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Comments [3]

Katie from Central NJ

I have a two fold resolution for the summer.
Something old and something new.

I grew up listening to some of the best music of the 50's and 60's thanks to a Mom who loves Motown and Do-wop and a Dad who liked The Who and The Doors. The problem is I don't know the proper names, or artists for some of the old favorites. ( I can pretty much promise I don't know both) So the something old is to start LEARNING the music and not just enjoying it, knowing what was the Temptations vs the Platters. So that's the old.

Now the new. I don't listen to the radio much unless its NPR. And unfortunately I don't catch Soundcheck as often as I would like to get exposed to newer music. So everyday I am going to the "Related Artist" section of an artist I do know and like and picking 1 artist I don't know and giving them a shot. I started with the Lumineers and WOW just an awesome album and I haven't said that in years.

Thanks for the encouragement!
Katie

Jun. 07 2012 11:21 AM
ted in atlanta from up the creek without a sketchbook

Progress already? guess i better get on the stick, put down guitar, take off headphones, and sketch!!... but listener David C. thoughtfully sent me this link if links are doable, if not google a guy named Jim Doble --- http://www.youtube.com/watch?v=WSGYkXu6T_I&feature=related --- And it set me in a different direction of at least potential ideas. I'm wondering, could this work for a room divider screen on a larger scale? Hmmmmm.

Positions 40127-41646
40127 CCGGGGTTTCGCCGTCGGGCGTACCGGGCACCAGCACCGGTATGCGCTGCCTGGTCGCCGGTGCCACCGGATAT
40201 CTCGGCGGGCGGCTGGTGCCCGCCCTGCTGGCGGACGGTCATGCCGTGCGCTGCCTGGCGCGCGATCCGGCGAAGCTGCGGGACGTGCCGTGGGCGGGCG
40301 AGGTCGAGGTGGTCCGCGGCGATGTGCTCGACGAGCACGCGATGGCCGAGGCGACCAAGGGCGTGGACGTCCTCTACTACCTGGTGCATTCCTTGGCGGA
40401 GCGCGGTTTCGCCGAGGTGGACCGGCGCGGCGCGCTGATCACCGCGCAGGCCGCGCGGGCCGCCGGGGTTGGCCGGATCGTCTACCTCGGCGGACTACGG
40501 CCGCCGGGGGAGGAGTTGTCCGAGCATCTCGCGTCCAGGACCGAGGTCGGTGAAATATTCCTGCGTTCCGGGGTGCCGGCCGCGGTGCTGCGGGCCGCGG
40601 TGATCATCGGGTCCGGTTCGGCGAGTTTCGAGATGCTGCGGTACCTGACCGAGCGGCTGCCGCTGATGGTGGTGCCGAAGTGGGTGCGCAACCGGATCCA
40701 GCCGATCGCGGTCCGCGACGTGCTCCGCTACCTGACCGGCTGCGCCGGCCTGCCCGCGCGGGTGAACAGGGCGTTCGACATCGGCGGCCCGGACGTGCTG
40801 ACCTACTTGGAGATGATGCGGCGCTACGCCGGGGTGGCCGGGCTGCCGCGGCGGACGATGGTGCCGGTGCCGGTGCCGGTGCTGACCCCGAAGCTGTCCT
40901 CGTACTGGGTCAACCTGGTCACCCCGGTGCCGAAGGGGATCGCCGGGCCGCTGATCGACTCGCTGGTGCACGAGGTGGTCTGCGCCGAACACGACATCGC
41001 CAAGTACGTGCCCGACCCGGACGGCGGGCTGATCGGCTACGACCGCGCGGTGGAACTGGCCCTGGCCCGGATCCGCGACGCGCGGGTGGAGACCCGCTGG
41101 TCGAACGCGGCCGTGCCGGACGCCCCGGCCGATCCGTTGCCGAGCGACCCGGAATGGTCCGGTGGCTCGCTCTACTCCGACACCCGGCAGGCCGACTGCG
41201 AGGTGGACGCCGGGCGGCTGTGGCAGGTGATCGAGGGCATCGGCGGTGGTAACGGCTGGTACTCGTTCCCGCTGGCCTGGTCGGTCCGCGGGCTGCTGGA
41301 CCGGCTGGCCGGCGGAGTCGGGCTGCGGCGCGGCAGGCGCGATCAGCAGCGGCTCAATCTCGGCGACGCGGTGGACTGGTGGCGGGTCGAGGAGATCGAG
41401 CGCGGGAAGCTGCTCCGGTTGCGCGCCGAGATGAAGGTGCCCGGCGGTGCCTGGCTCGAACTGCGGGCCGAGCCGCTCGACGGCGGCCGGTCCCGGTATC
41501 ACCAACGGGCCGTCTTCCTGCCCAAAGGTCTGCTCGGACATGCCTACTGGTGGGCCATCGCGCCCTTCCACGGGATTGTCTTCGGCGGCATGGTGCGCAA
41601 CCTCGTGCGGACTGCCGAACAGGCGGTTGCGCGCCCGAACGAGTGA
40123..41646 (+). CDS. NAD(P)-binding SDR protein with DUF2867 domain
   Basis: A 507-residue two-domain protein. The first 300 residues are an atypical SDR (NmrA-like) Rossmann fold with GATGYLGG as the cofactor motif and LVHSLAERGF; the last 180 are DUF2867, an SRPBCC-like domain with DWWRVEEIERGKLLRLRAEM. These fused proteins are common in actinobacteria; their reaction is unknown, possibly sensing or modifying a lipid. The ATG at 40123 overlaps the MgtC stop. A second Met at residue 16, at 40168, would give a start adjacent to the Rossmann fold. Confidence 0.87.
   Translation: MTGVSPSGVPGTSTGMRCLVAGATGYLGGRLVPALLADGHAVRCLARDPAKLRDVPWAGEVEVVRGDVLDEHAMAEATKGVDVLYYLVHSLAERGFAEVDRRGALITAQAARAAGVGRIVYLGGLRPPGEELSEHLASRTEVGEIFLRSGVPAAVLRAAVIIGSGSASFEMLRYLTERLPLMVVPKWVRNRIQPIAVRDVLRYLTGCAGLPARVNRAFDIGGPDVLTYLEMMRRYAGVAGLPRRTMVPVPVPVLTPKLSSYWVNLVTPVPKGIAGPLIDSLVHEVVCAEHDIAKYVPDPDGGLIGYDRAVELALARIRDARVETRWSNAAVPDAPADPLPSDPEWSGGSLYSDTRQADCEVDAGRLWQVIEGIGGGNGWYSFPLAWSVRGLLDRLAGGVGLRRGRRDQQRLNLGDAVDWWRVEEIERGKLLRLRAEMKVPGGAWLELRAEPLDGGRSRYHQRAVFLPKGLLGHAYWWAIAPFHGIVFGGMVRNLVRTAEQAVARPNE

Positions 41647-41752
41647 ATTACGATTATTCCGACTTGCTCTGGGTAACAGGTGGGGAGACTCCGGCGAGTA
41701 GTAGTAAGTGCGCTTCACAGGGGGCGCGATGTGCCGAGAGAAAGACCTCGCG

Jun. 05 2012 05:37 PM
Platypus Daron from Astoria, Queens

Greetings to the Soundcheck crew deep within their secret Workshop lair (Rumour has it that it's under the Belvedere Castle in Central Park, but you've got to know the secret knock to get them to let you inside the donjon). ;)

While I've got a few "musical resolutions" afoot this summer, today I accomplished one of them. I am on a quest to contact and interview some of the people (particularly in the R&B world) that help keep things going in what we call today's live performance and studio recording realms. These are true workhorses of the industry Check out my interview of legendary bassist and producer (7 time GRAMMY winner), Brandino at

http://www.dailysingle.com/Brandino-bassist-multiple-Grammy-Award-winner-interview/

Brandino's list of collaborators and musicians he has supported over the years reads like a royal charter of music legends. For example, for the past 22 years, he's been Aretha Franklin's bassist.

I'll be featuring a music luminary or legend (at least once a week)in my role as Chief Arts & Entertainment correspondent for Dailysingle Magazine, and we want to be sure to bring the Soundcheck audience into the fold, because what we do when it comes to music, is what John has been so deftly doing for so many years now...talking to "creators" on a one-on-one, down to earth level that we can all relate to while gathering some inspiration along the way. In this way, we can help still bring some "guests" to your studio..at least in a virtual way, with our inciteful interviews.

Best,
Platy

Jun. 05 2012 04:03 PM